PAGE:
Continue to simmer the chili for 30 minutes if using canned beans, 1 hour or until soft if using dried beans, stirring occasionally. When the beans are very soft, measure out a cup and a half of the cooked beans and their liquid, then add to the bowl of a food processor or blender. Puree the beans until very smooth. Stir the pureed beans back into the pot with the chili.
Shred the chicken into bite size pieces and place back into the chili. Stir and simmer the chili for about 5 minutes. Taste and add salt as needed, then stir to incorporate. Add fresh squeezed juice from one lime, one handful of the chopped cilantro, and the minced green onions. Stir to combine the added ingredients and taste. Adjust seasoning with salt if needed.
Cut the remaining lime into small wedges and place in a small serving bowl.
Ladle a bowl with the chili and garnish the chili with a sprinkle of chopped cilantro, and a couple of slices of pickled jalapenos, and grated Pepper Jack cheese.
Offer lime wedges, avocado slices, more pickled jalapenos and grated cheese at the table for guests to help themselves.
Using Dried Beans
If you want to use dried beans you can cook 12 oz of dried beans (navy, cannellini, or Great Northern) in the stock, added at the same time as the chicken. The night before, you should prep the beans by soaking them overnight or up to 24 hours before you add them to the cook in the chili. Drain the beans from the soaking liquid and rinse them before you add them to the chili. After the chicken has cooked and is removed from the pot, continue to cook the beans in the pot for one hour, or until the beans are soft.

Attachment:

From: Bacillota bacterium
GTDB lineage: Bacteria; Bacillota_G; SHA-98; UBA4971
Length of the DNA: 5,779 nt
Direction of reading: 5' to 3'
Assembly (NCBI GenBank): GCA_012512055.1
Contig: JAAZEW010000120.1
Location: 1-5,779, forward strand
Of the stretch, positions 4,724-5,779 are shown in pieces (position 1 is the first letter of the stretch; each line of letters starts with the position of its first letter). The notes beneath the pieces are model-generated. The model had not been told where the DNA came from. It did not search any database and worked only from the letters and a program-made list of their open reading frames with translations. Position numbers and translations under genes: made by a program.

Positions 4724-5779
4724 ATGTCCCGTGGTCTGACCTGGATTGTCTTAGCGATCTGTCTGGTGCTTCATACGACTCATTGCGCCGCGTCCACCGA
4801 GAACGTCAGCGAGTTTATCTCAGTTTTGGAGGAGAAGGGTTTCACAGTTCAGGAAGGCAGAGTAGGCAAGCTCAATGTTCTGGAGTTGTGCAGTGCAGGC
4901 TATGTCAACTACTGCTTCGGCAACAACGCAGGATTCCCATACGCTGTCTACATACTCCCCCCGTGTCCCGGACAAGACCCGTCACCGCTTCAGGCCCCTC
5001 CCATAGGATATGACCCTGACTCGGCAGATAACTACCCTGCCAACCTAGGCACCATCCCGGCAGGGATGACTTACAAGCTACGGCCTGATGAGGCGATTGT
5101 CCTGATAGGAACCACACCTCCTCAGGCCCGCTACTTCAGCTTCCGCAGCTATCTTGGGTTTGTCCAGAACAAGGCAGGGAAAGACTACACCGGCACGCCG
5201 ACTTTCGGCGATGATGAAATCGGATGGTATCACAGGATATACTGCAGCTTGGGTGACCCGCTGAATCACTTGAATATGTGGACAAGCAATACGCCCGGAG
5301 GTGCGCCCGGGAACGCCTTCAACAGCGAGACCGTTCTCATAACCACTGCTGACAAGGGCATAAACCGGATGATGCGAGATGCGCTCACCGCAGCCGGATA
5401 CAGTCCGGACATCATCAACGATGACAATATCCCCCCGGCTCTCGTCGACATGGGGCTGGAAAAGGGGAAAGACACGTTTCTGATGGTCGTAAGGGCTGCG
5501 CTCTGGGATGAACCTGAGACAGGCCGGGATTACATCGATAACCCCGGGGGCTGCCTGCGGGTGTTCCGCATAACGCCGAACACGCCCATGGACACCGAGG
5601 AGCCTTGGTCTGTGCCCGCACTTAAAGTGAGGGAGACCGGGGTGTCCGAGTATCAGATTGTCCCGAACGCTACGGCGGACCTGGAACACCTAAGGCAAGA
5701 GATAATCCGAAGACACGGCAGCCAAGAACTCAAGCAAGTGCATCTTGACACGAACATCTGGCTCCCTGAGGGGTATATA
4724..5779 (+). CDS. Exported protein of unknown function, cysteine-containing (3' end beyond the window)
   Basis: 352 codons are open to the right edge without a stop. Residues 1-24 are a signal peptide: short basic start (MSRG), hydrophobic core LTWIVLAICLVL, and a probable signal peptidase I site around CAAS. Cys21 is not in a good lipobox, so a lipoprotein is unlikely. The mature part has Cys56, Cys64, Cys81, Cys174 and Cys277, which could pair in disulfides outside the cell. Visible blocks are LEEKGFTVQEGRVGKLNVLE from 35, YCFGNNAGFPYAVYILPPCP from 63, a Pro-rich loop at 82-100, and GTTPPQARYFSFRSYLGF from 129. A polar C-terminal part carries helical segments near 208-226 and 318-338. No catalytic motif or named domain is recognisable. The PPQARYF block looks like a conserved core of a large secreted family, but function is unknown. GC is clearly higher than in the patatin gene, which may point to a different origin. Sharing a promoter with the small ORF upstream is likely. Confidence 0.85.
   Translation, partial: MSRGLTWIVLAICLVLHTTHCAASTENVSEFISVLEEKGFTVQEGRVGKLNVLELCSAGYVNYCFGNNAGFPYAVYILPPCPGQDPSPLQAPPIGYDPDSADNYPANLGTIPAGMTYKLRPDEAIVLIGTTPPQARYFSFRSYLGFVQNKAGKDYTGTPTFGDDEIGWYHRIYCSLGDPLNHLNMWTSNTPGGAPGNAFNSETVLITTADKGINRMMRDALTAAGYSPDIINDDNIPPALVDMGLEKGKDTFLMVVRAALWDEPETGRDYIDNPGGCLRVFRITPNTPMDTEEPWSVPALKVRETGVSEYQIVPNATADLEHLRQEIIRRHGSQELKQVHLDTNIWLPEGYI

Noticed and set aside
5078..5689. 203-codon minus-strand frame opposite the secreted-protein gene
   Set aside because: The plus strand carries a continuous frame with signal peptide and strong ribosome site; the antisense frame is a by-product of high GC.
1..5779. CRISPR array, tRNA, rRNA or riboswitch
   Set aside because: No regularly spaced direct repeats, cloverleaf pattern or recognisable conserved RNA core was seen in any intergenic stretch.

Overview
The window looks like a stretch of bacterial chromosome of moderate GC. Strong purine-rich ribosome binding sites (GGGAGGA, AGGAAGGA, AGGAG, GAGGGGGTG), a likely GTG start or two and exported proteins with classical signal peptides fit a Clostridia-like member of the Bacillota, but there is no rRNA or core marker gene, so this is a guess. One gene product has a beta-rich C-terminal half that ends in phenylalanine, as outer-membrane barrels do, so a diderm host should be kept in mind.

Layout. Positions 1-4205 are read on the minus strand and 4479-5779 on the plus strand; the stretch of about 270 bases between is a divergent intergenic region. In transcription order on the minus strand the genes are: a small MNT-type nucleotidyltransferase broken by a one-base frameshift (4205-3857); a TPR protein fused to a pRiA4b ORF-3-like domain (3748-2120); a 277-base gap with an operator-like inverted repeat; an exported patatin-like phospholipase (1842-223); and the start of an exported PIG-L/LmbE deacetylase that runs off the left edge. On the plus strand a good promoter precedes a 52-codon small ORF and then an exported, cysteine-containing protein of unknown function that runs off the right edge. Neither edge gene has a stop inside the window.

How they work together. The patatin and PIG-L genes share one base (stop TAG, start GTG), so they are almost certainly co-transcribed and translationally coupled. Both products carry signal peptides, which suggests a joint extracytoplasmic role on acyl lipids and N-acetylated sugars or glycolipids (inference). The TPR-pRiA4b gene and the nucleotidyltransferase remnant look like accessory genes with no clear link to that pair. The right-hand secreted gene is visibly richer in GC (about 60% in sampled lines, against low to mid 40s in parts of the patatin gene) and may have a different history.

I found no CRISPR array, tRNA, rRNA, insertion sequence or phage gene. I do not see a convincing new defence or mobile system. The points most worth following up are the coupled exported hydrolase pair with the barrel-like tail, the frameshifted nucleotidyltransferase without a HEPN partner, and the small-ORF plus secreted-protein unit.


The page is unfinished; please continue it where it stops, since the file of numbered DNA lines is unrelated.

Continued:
Ideally you will need a 5-quart stock pot or Dutch oven, an immersion blender or stand blender or food processor, and a large rimmed baking sheet.
Don't be discouraged if you do not have all this equipment, there are always adaptations that can be made, especially with something as forgiving as chili,
If you only have a small stock pot, 3 qt size, try making the chili downsizing the ingredients in half. You may have to adjust your liquid ingredients to that the pot does not dry out.
Don't have a large rimmed baking sheet- use whatever broiler safe baking dish you have and divide the vegetables and broil them half at a time.
Do not have a blender or food processor- you can mince the vegetables and add them into the stew. The consistency will be different but the flavors will still be there. You can mash the beans using a fork or potato masher. Again the consistency will be different, but it should still taste fine. There is nothing that a little elbow grease can't fix.